Analysts in Colombia have varied in their degree of optimism, but they generally agree that the release of the last 10 police and military hostages held by the FARC guerrillas, some since 1998, was a peace signal.

Community Radios in Colombia Tune In for Peace

Cleaning up a stream that used to be a garbage dump and restocking it with fish, or helping demobilised far-right paramilitaries reintegrate into society by returning to school, are some of the early outcomes of a project involving community radio stations in a remote area of northwest Colombia.

Mines Test Colombia’s Commitment to Sustainable Development

"In the Andes, and all over the world, mining on mountains should be banned. Distinguished scientists and papers in the most prestigious journals are saying this," a regional planning expert in Colombia told IPS.

RIGHTS-COLOMBIA: Int’l Mission Says Dire Situation Getting Worse

The human rights situation in Colombia is extremely serious, and getting worse, reported an International Verification Mission made up of 40 delegates from 15 countries who visited the country this week.

Protesting in the rain in Bolívar Square.  Credit: Helda Martínez/IPS

COLOMBIA: Student Protesters Demand Quality – and Equality

The "occupation" of Bogotá by students, backed by parents and professors as well as social and cultural sectors, is continuing even after the Colombian government offered to withdraw its controversial bill to reform education if the protests were called off.

COLOMBIA: Election Campaign Marred by Violence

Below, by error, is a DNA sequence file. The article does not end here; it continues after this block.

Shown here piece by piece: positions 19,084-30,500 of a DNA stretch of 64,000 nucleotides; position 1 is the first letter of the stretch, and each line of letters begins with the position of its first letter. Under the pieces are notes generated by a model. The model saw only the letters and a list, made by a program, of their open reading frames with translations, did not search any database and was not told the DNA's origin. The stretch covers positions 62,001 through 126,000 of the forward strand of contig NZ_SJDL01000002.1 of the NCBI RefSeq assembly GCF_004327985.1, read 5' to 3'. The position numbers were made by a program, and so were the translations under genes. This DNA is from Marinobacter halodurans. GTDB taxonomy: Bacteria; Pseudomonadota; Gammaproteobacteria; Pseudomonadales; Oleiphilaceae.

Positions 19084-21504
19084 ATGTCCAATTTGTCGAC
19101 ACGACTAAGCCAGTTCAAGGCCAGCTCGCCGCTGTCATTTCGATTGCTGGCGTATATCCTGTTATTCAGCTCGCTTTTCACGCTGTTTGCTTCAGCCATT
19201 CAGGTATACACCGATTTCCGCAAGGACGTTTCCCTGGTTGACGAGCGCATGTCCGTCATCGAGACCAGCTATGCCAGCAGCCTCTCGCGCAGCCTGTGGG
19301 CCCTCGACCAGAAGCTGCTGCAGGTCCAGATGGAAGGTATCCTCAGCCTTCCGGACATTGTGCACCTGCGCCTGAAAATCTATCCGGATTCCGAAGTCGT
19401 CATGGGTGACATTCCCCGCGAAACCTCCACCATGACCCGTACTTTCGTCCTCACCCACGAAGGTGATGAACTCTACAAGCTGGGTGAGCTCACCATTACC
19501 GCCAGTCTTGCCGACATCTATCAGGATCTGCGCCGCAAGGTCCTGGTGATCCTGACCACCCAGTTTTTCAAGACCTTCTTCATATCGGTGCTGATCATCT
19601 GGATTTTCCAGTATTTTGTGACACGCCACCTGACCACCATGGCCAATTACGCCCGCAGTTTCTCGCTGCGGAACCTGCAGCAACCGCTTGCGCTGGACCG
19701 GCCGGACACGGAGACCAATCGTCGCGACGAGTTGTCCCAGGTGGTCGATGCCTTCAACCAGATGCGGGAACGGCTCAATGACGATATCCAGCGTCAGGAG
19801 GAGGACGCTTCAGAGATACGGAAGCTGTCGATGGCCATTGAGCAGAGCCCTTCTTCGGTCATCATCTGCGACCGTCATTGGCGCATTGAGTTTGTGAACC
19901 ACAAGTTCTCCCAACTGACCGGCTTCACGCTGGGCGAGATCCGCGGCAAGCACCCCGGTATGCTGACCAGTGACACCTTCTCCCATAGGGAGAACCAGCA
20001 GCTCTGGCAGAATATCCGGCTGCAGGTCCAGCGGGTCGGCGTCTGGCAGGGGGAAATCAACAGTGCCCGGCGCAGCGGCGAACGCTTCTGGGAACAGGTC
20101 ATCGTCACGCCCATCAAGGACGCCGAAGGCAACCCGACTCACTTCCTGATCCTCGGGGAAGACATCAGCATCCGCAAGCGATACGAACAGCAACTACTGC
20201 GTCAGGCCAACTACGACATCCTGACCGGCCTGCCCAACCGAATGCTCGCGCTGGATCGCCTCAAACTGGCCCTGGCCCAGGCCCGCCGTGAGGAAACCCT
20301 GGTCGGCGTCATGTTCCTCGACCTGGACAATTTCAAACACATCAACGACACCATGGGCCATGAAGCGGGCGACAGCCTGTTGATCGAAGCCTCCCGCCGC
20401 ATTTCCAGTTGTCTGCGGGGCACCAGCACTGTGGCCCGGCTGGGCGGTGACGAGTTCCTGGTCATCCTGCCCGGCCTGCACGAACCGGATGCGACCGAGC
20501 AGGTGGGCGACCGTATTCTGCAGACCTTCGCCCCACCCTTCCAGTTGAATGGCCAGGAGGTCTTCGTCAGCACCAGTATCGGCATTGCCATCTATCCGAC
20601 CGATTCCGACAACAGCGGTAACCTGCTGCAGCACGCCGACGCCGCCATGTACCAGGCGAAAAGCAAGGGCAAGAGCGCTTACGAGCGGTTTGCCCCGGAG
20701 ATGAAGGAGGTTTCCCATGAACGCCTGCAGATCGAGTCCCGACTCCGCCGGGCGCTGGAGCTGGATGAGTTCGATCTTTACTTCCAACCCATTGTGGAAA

"Political power will be fought for metre by metre in the Oct. 30 local and regional elections in Colombia, because this is a country imbued with violence, with different armies disputing different parts of the territory," said Alejandra Barrios, director of the election observation mission (MOE).

Sandra Sánchez, right, with a group of seniors at lunch time in the Oasis.  Credit: Helda Martinez/IPS

COLOMBIA: Women Make an Oasis in Violence-Wracked Neighbourhood

In one of the poorest neighbourhoods in the Colombian capital, 26-year-old Sandra Sánchez has created an oasis that offers meals, recreational opportunities, company and much more to hundreds of children and elderly people, in an example of solidarity and leadership that has transcended borders.

Street vendors are the main beneficiaries of micro-loans in Colombia.  Credit: Helda Martínez/IPS

COLOMBIA: Microcredit Growing Steadily at 15 Percent a Year

The more than 1.2 million microenterprises operating in Colombia are responsible for around 50 percent of all employment. And many of these small businesses owe their existence to the microfinance system, according to a report by Visión Económica, a local business research group.

Emberá craftswomen on a street in Bogota.  Credit: Helda Martínez/IPS

COLOMBIA: Displaced Embera Indians a Long Way from Their Land

"I give something, you give something," an Emberá indigenous craftswoman displaying her beautiful handiwork on a sidewalk in the Colombian capital told this reporter, saying she would pose for a photo in exchange for selling a pair of earrings.

Marco Romero, president of the Consultancy on Human Rights and Displacement (CODHES).  Credit: Helda Martínez/IPS

Q&A: “Full Reparations Must Be Guaranteed” for Displaced Victims in Colombia

Human rights groups and small farmers' associations will keep close watch in Colombia to make sure the new Victims' and Land Restitution Law, signed by President Juan Manuel Santos Friday, is effectively implemented.